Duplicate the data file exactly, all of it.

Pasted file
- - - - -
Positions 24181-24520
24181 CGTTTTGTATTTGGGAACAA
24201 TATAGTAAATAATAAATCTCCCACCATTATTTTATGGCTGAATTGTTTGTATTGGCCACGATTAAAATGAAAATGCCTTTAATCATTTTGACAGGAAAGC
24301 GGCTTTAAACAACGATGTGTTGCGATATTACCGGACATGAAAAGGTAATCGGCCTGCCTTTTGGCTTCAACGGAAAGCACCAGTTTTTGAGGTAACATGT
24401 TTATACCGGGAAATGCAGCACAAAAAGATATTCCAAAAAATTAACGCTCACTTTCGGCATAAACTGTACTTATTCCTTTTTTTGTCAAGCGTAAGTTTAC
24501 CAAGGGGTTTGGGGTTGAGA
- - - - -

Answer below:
Positions 24181-24520
24181 CGTTTTGTATTTGGGAACAA
24201 TATAGTAAATAATAAATCTCCCACCATTATTTTATGGCTGAATTGTTTGTATTGGCCACGATTAAAATGAAAATGCCTTTAATCATTTTGACAGGAAAGC
24301 GGCTTTAAACAACGATGTGTTGCGATATTACCGGACATGAAAAGGTAATCGGCCTGCCTTTTGGCTTCAACGGAAAGCACCAGTTTTTGAGGTAACATGT
24401 TTATACCGGGAAATGCAGCACAAAAAGATATTCCAAAAAATTAACGCTCACTTTCGGCATAAACTGTACTTATTCCTTTTTTTGTCAAGCGTAAGTTTAC
24501 CAAGGGGTTTGGGGTTGAGA